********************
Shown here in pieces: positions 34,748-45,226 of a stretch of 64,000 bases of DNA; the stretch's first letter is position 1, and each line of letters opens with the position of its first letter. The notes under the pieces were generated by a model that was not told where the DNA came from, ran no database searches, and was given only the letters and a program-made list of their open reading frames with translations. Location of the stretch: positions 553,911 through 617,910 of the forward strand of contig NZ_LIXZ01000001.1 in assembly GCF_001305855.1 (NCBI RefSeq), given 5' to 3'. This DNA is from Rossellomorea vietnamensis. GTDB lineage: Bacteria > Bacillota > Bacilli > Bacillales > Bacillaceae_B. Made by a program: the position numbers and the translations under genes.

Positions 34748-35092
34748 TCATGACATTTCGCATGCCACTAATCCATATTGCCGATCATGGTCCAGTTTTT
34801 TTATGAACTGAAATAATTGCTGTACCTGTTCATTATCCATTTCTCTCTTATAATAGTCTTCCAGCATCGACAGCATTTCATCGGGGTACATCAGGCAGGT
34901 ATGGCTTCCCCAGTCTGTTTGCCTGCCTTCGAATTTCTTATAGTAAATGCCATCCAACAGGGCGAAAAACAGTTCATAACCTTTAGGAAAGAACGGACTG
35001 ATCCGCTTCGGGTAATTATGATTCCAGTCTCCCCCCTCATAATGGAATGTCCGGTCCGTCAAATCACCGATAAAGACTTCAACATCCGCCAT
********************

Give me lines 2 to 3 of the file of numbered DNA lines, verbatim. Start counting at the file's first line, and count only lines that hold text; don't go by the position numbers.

Positions 34748-35092
34748 TCATGACATTTCGCATGCCACTAATCCATATTGCCGATCATGGTCCAGTTTTT